ACMA seeks more FDI incentives

Though the auto parts sector has several competitive advantages it has asked the government for more incentives in the next Budget, says Taarun Dalaya.

Autocar Pro News DeskBy Autocar Pro News Desk calendar 15 Feb 2007 Views icon2785 Views Share - Share to Facebook Share to Twitter Share to LinkedIn Share to Whatsapp
ACMA seeks more FDI incentives
In its wishlist from the Union Budget for 2007-08, the Automotive Component Manufacturers Association of India (ACMA) has again asked the government not to reduce the peak rate of customs duty on auto components any further. In the previous budget it was reduced to 12.5 percent from 15 percent. ACMA has been sensitive to the issue of reduction in customs duties as it feels at a disadvantage in some areas compared to other emerging economies such as Thailand and China that have been protected by their governments through conducive and protective internal policies.

According to an ACMA paper submitted to the government with its recommendations, China follows an average MFN (most favoured nation) rate of 10-15 percent customs duty on auto components, but actually levies over 25 percent tariff on imported auto parts if they constitute 60 percent value of a car. This higher duty is levied out of a detailed regulation on imports of auto parts and components. That the US and EU have dragged China to the Dispute Settlement body at the WTO is another matter. Fiscal incentives, non-tariff barriers and a policy making localisation mandatory have been giving the country’s indigenous manufacturers adequate protection as well as ensuring their preparedness for an eventual competitive onslaught.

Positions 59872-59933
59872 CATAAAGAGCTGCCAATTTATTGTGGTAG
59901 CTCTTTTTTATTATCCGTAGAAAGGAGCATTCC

The Association has said that the government must factor in policies being followed by neighbouring economies before it thinks of reducing the customs duty. It has urged the government not to touch the already reduced duty of 12.5 percent unless adequate internal reforms are put in place. ACMA says that the auto industry here faces a 18 to 20 percent cost disadvantage versus China and Thailand due to higher taxation, power costs, higher raw material costs and other infrastructure costs. The Indian auto component industry’s turnover has grown by 25 percent in FY 2005-06 over the previous year to touch Rs 45,500 crore. Exports in the corresponding period have grown 46 percent amounting to Rs 9,127 crores.

The industry body says that though India as a low cost country (LCC) has advantages over others in its category in terms of high technical expertise, better understanding of global automotive business and ability to produce high quality components at attractive costs, it does have to battle disadvantages like structural deficiencies, lack of globally competitive infrastructure and high local taxation. The days of the industry’s export concentration on overseas after-markets is long over with a shift towards greater exports to OEM/Tier-1 customers, where the latter accounts for 75 percent of the share of exports by auto component makers.

The prevalent customs duty on raw materials is also posing to be a pin prick for the Indian auto component industry vis-à-vis the six tariff lines which have been included in the Early Harvest Scheme of the FTA between India and Thailand. This includes engine parts, ball bearings, gear boxes and transmissions, helical springs, lighting equipment and other pumps.

##### DISADVANTAGE WITH THAILAND